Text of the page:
Multiple fertility restorer genes for EP (Z.p.) cytoplasm

--K. J. Newton and E. H. Coe, Jr.

When cytoplasm from perennial teosinte, Zea perennis, was introduced into the A619 maize inbred line, by using A619 as the male parent in a recurrent backcross program, the resulting plants were found to be male sterile (Gracen and Grogan, Agron. J. 66:654, 1974). This type of cytoplasmic male sterility was called cms-EP for Euchlaena perennis (the old taxonomic designation for Zea perennis). Kermicle and Lonnquist (MNL 47:409, 1973) have reported on restorer factors for defective kernels with EP cytoplasm, different from and independent of the restorers of male fertility that are the subject of this note. EP cytoplasm has been found to be male sterile only in A619 or other inbred lines derived from Oh43 (Gracen and Grogan, 1974; Laughnan and Gabay-Laughnan, Ann. Rev. Genet. 17:27, 1983). All other lines tested restore fertility to cms-EP. Restoration is dominant and the mode of restoration is sporophytic; i.e., all the pollen grains of heterozygous, fertility-restored plants appear to be functional.

We have made some observations in an initial attempt to determine the number of nuclear genes involved in restoring cms-EP to fertility. The original cms-EP materials were generously provided by Jerry Kermicle. Apparently, multiple Rf genes for cms-EP exist. The estimates vary depending on which inbred line is analyzed. This is not unexpected because different restorer loci may be involved in the different inbred lines used for comparisons.

For example, cms-EP in A619 (male sterile) was crossed by WF9. All F1 plants were fertile. F2 progeny from self-pollinated F1 hybrids were scored for their fertility status. 19/86 plants were unambiguously male sterile (they were checked several times to ascertain that they did not show "delayed" pollen shedding). Thus, 22.1% of the F2 plants were male sterile and WF9 appears to carry a single dominant Rf gene. B73 also appears to carry a single dominant Rf gene for cms-EP. EP-A619/B73 fertile F1 plants were backcrossed by A619 as the pollen parent. 11/24 backcross progeny plants (45.8%) were scored as male sterile.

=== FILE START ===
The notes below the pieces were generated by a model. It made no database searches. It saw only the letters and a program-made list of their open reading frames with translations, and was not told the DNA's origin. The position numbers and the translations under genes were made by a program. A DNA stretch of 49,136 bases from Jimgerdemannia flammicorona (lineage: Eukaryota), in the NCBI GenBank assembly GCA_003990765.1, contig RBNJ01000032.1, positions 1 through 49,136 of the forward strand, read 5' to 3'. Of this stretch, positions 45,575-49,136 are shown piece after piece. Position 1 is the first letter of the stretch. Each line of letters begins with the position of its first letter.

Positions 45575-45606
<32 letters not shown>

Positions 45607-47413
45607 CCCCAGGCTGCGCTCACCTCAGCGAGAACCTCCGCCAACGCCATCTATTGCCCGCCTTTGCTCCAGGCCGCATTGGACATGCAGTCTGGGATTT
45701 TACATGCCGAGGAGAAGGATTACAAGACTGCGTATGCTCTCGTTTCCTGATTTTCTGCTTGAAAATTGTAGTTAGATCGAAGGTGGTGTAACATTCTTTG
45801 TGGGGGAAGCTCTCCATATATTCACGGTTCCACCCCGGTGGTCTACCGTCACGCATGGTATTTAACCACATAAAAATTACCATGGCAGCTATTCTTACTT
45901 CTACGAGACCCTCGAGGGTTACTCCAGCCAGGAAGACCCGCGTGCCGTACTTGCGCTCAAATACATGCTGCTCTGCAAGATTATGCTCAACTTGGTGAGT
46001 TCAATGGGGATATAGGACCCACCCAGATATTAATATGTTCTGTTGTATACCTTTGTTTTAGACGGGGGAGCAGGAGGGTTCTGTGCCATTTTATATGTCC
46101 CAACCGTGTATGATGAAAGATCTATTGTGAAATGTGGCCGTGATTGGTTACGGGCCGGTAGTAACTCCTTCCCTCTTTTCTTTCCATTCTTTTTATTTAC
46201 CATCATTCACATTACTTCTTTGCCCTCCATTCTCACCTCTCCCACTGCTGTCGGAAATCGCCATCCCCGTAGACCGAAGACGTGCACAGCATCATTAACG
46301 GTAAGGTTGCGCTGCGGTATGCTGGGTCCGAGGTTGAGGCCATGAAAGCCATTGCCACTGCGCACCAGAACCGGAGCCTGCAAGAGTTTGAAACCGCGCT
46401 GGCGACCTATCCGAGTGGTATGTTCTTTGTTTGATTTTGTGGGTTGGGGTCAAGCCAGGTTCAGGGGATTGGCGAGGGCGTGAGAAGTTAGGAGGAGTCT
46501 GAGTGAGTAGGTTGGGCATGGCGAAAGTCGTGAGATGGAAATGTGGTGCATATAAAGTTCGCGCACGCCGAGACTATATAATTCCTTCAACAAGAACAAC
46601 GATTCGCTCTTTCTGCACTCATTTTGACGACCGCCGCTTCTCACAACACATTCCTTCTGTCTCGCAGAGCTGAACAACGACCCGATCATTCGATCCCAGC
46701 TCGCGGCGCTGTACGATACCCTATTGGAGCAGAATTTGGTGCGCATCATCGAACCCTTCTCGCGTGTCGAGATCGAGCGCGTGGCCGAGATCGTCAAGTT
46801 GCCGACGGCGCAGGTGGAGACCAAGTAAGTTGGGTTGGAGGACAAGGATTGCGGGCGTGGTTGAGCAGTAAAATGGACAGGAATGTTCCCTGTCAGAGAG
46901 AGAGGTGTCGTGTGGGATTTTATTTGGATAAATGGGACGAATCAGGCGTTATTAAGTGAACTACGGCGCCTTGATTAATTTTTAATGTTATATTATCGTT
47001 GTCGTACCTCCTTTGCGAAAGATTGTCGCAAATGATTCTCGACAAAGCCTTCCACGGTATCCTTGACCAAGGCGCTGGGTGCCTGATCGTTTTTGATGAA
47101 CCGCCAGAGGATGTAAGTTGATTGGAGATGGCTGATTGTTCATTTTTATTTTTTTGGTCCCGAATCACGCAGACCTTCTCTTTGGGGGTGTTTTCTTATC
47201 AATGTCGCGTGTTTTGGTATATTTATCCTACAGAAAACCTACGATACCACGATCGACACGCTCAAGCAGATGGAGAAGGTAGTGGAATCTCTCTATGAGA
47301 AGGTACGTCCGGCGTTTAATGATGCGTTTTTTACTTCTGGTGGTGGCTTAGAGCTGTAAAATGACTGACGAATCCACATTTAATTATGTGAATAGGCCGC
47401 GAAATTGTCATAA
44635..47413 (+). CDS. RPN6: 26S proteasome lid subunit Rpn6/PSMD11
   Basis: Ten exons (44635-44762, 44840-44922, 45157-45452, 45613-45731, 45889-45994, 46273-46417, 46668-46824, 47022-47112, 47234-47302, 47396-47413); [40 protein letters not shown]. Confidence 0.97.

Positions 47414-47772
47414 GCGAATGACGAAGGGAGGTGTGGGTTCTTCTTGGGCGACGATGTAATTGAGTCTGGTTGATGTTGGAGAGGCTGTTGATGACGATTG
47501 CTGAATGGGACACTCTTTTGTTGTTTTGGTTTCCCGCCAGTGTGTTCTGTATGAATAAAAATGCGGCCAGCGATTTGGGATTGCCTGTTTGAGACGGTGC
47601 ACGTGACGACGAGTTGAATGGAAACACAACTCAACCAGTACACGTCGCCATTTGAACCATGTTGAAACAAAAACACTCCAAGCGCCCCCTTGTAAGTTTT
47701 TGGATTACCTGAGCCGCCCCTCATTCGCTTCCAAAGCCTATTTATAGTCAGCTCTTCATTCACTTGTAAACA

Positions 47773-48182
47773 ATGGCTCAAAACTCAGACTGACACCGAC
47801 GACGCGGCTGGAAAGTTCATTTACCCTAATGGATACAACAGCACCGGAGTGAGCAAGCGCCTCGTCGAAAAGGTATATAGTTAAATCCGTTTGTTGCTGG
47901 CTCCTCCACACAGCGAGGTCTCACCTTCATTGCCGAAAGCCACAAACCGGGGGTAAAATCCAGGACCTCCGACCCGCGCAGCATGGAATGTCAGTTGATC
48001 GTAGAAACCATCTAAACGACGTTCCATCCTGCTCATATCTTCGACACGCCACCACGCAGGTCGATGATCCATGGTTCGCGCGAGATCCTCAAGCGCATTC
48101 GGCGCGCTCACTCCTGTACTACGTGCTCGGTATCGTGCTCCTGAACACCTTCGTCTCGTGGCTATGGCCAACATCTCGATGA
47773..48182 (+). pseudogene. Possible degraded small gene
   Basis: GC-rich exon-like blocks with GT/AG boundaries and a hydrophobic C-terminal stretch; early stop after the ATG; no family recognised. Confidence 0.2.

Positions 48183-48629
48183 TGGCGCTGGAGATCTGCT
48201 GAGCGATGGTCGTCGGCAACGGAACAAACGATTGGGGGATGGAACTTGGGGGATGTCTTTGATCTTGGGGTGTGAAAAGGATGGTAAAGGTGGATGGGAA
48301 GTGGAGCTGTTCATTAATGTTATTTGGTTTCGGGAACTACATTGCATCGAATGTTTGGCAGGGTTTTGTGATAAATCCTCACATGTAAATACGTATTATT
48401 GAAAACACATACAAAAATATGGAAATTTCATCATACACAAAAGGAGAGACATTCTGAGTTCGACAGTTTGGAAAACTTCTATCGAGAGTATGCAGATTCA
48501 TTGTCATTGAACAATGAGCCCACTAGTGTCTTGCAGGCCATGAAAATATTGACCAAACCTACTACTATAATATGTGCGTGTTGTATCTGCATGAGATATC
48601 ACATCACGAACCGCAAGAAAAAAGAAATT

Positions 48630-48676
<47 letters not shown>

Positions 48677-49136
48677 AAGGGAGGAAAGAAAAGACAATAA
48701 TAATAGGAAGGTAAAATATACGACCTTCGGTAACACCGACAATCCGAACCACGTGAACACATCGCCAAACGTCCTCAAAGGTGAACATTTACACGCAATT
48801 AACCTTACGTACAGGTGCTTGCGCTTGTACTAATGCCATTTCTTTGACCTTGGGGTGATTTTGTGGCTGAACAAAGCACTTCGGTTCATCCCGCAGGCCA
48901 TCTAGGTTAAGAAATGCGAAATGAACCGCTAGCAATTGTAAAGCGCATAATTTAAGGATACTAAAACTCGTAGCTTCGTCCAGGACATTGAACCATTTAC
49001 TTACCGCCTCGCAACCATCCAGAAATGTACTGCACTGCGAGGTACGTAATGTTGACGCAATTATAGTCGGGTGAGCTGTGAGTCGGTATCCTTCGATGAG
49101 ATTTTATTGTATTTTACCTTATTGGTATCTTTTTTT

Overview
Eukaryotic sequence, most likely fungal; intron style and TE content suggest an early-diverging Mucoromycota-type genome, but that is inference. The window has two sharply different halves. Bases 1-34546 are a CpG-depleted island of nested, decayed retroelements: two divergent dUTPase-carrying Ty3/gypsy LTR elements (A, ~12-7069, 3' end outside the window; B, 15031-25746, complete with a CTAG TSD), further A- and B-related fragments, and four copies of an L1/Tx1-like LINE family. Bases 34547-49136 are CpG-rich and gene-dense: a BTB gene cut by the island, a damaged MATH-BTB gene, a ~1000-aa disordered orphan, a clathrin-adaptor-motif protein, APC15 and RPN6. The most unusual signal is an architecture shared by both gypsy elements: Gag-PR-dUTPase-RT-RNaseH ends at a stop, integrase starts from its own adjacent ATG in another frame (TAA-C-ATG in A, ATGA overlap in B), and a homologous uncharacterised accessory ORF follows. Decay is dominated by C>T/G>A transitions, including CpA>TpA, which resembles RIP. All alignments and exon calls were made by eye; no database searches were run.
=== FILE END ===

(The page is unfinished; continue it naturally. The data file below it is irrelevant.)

In contrast, dominant alleles of multiple restorer genes appear to be carried by the inbred line, W23. Casual observations over two seasons suggested that sterile F2 plants from EP-A619 x W23 hybrids were rare. However, when the fertile F1 plants were backcrossed by A619, male sterile plants were recovered. At least 4/43 backcross progeny were scored as steriles. This suggests that there are a minimum of three loci involved. The simplest hypothesis is that W23 carries dominant alleles for these fertility restoration genes and that the Rf genes act in a duplicate, rather than a complementary, fashion. According to this model, WF9 and B73 would carry homozygous dominant Rf alleles at only one locus. We do not yet know whether the Rf allele is at the same locus in both, nor whether either or both correspond to any of the loci identified in W23. The existence of multiple loci, any one of which can restore fertility, may help account for the rarity of the non-restoring genotype among inbred lines.


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